Redox reactions

Oxidation is the loss of electrons by a reactant.

When a metal element is reacting to form a compound then it is being oxidised.

For example:

\[Mg(s) + O_2^{}(g) \to MgO(s)\]

The metal atoms are losing electrons to form an ion. They are being oxidised.

\[Mg(s) \to Mg_{}^{2 + }(aq) + 2e_{}^ - \]

This is known as an ion-electron equation.

Reduction is the opposite of oxidation. It is the gain of electrons.

Compounds reacting that result in metal elements being formed are examples of reduction reactions.

For example:

\[Cu_{}^{2 + }(aq) + 2e_{}^ - \to Cu(s)\]

The metal ions are gaining electrons to form atoms of the element. They are being reduced.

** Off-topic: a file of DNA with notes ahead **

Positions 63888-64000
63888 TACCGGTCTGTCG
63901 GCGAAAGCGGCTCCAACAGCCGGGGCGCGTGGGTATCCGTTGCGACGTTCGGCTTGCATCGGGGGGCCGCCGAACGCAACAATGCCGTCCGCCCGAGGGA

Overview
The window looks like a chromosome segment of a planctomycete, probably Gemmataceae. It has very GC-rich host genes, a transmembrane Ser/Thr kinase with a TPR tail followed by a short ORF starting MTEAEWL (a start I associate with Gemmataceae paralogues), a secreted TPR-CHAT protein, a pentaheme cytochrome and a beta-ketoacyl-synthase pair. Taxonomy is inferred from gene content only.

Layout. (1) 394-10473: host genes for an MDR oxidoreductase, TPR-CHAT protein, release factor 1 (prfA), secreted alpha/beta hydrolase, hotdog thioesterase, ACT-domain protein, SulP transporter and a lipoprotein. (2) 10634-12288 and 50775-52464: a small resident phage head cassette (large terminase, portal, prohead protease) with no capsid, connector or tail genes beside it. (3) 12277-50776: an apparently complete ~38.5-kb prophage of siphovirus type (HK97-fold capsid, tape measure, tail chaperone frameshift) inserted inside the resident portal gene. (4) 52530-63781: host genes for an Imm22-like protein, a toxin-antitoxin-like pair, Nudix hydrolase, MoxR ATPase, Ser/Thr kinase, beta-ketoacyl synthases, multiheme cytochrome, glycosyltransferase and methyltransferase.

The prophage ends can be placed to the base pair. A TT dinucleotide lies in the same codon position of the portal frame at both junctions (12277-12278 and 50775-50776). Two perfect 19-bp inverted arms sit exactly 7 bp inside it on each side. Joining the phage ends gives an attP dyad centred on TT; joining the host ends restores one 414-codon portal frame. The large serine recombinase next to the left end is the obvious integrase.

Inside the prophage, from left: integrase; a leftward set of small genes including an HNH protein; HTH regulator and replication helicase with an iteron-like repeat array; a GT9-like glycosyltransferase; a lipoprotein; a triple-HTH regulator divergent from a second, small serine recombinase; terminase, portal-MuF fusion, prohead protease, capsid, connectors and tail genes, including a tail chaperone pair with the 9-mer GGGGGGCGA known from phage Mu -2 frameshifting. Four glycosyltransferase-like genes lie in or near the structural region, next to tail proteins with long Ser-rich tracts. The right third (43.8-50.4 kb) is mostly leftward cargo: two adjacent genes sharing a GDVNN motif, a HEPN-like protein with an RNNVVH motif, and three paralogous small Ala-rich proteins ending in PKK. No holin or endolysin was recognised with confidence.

Oil Rig

An oil rig for the pneumonic Oil Is Loss Reduction Is Gain

Redox reactions are reactions where both oxidation and reduction are taking place.

Displacement reactions are examples of redox reactions as one species is being oxidised (losing electrons) while the other is being reduced (gaining electrons).

For example, if magnesium was added to copper sulphate solution, the magnesium metal would be oxidised, while the copper ions were being reduced.

\(Cu(s) \to Cu_{}^{2 + }(aq) + 2e_{}^ - \) oxidation reaction

\(2Ag_{}^ + (aq) + 2e_{}^ - \to 2Ag(s)\) reduction reaction

\(Cu(s) + 2Ag_{}^ + (aq) \to Cu_{}^{2 + }(aq) + 2Ag(s)\) redox reaction

Another example of a redox reaction is the electrolysis of an ionic compound. During electrolysis, negative ions lose electrons at the positive electrode (oxidation) and positive ions gain electrons at the negative electrode (reduction).

Both fuel cells and rechargeable batteries are examples of energy sources that power objects through redox reactions.